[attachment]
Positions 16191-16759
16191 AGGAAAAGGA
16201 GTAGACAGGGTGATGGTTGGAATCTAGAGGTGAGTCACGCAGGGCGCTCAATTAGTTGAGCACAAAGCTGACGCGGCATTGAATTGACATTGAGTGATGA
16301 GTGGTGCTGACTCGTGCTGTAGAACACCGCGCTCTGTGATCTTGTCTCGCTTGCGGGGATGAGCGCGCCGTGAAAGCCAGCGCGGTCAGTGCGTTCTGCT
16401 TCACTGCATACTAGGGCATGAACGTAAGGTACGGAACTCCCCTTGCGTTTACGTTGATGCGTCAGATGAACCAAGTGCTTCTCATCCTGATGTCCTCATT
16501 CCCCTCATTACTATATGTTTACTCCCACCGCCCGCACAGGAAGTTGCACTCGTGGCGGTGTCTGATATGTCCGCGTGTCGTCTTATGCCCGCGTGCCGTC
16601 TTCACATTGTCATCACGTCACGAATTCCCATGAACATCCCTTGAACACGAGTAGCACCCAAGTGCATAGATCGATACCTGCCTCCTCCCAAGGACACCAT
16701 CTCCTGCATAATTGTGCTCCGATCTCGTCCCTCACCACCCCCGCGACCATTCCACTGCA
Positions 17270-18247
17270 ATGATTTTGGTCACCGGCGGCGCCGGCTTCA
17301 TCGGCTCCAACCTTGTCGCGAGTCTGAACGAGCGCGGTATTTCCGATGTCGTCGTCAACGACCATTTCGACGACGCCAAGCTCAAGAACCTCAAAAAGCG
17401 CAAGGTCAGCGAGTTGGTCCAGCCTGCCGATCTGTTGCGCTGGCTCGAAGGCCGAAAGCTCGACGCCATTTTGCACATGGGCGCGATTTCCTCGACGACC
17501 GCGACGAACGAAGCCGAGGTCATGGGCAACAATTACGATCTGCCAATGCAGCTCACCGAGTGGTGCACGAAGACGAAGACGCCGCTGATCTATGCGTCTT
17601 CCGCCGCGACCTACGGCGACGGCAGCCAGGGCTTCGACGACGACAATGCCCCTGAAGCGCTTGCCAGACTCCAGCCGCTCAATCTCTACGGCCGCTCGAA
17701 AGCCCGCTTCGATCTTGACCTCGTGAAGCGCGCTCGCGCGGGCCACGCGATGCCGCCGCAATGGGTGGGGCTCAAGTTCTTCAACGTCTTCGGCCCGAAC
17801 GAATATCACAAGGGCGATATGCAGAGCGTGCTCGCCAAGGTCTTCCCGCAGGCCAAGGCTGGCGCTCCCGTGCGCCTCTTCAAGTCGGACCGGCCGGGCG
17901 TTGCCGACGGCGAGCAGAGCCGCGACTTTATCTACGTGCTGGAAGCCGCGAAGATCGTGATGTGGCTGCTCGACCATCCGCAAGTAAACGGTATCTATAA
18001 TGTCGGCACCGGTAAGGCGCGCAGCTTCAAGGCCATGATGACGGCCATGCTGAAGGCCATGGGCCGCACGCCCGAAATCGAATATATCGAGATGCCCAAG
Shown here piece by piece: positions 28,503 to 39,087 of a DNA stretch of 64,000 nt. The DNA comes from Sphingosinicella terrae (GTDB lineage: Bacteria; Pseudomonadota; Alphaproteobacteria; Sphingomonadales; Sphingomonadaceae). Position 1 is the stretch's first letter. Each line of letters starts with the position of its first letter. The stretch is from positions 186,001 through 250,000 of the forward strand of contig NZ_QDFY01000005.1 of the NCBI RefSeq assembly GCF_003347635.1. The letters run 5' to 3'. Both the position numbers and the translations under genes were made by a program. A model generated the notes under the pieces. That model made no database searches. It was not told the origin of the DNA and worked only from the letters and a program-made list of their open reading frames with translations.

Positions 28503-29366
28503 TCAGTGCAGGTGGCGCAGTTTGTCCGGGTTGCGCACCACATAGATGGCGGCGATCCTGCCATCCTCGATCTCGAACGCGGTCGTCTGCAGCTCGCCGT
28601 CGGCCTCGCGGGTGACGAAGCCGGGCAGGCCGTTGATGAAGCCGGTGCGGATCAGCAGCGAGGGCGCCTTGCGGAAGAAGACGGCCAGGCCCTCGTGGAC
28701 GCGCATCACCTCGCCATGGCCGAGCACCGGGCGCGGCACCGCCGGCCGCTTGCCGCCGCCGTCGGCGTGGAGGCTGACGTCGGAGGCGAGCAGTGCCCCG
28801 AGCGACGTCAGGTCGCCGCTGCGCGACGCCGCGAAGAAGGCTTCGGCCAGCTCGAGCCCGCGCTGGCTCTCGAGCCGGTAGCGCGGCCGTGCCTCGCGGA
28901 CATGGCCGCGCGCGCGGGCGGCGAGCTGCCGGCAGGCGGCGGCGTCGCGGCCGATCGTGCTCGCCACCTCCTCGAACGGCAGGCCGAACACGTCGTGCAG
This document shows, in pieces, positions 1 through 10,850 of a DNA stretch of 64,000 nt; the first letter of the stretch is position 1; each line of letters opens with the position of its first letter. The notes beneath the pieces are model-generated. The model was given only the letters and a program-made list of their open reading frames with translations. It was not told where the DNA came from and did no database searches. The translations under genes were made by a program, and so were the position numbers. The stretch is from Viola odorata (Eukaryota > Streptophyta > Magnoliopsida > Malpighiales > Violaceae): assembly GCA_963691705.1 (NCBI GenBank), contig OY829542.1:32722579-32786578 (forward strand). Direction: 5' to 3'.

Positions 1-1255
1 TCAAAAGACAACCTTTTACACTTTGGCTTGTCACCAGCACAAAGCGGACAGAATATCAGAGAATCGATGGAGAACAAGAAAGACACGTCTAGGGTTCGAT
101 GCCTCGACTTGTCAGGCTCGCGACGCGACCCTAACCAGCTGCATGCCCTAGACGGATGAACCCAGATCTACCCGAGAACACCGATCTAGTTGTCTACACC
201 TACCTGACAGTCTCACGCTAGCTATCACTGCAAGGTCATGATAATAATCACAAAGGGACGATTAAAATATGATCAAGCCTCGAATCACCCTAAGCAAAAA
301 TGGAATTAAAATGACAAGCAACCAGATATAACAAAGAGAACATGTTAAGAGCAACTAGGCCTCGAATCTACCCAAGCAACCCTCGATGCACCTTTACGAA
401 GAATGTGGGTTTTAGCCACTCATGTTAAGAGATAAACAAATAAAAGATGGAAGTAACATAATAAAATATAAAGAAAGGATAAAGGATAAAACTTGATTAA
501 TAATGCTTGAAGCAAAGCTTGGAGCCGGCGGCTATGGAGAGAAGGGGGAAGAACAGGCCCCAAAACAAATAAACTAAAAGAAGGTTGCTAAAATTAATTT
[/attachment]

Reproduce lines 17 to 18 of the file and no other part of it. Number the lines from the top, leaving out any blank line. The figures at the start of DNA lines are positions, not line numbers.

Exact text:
17901 TTGCCGACGGCGAGCAGAGCCGCGACTTTATCTACGTGCTGGAAGCCGCGAAGATCGTGATGTGGCTGCTCGACCATCCGCAAGTAAACGGTATCTATAA
18001 TGTCGGCACCGGTAAGGCGCGCAGCTTCAAGGCCATGATGACGGCCATGCTGAAGGCCATGGGCCGCACGCCCGAAATCGAATATATCGAGATGCCCAAG